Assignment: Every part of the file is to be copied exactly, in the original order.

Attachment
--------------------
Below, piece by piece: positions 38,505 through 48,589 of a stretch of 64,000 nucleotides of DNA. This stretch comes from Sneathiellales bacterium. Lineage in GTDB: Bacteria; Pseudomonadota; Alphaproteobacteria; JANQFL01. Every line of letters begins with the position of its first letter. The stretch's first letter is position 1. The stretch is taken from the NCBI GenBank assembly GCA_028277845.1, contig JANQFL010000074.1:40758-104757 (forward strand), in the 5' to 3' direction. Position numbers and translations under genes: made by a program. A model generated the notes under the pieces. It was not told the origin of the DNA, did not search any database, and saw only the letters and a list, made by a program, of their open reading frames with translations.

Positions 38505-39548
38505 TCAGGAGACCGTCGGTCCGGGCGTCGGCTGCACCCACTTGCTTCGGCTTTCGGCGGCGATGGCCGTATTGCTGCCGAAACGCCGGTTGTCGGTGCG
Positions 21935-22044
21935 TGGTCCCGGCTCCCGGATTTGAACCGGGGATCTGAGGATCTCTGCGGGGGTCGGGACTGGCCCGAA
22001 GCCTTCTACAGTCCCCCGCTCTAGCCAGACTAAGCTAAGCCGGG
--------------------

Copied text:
Below, piece by piece: positions 38,505 through 48,589 of a stretch of 64,000 nucleotides of DNA. This stretch comes from Sneathiellales bacterium. Lineage in GTDB: Bacteria; Pseudomonadota; Alphaproteobacteria; JANQFL01. Every line of letters begins with the position of its first letter. The stretch's first letter is position 1. The stretch is taken from the NCBI GenBank assembly GCA_028277845.1, contig JANQFL010000074.1:40758-104757 (forward strand), in the 5' to 3' direction. Position numbers and translations under genes: made by a program. A model generated the notes under the pieces. It was not told the origin of the DNA, did not search any database, and saw only the letters and a list, made by a program, of their open reading frames with translations.

Positions 38505-39548
38505 TCAGGAGACCGTCGGTCCGGGCGTCGGCTGCACCCACTTGCTTCGGCTTTCGGCGGCGATGGCCGTATTGCTGCCGAAACGCCGGTTGTCGGTGCG
Positions 21935-22044
21935 TGGTCCCGGCTCCCGGATTTGAACCGGGGATCTGAGGATCTCTGCGGGGGTCGGGACTGGCCCGAA
22001 GCCTTCTACAGTCCCCCGCTCTAGCCAGACTAAGCTAAGCCGGG